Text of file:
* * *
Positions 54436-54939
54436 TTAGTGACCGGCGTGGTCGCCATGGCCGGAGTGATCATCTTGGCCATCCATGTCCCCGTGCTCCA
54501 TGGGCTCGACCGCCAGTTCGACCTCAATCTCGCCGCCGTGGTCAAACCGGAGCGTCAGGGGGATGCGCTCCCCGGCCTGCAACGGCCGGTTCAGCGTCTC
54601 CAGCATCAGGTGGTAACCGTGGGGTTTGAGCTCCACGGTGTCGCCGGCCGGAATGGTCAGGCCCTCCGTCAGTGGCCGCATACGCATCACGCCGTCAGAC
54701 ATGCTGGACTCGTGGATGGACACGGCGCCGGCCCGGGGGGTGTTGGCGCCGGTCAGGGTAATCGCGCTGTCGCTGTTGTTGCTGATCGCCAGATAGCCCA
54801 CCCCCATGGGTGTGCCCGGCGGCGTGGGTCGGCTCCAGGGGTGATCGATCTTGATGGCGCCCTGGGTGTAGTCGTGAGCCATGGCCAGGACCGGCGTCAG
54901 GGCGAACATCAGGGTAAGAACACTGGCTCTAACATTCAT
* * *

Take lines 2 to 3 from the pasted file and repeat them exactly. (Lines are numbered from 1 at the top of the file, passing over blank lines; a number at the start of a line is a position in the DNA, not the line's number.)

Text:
54436 TTAGTGACCGGCGTGGTCGCCATGGCCGGAGTGATCATCTTGGCCATCCATGTCCCCGTGCTCCA
54501 TGGGCTCGACCGCCAGTTCGACCTCAATCTCGCCGCCGTGGTCAAACCGGAGCGTCAGGGGGATGCGCTCCCCGGCCTGCAACGGCCGGTTCAGCGTCTC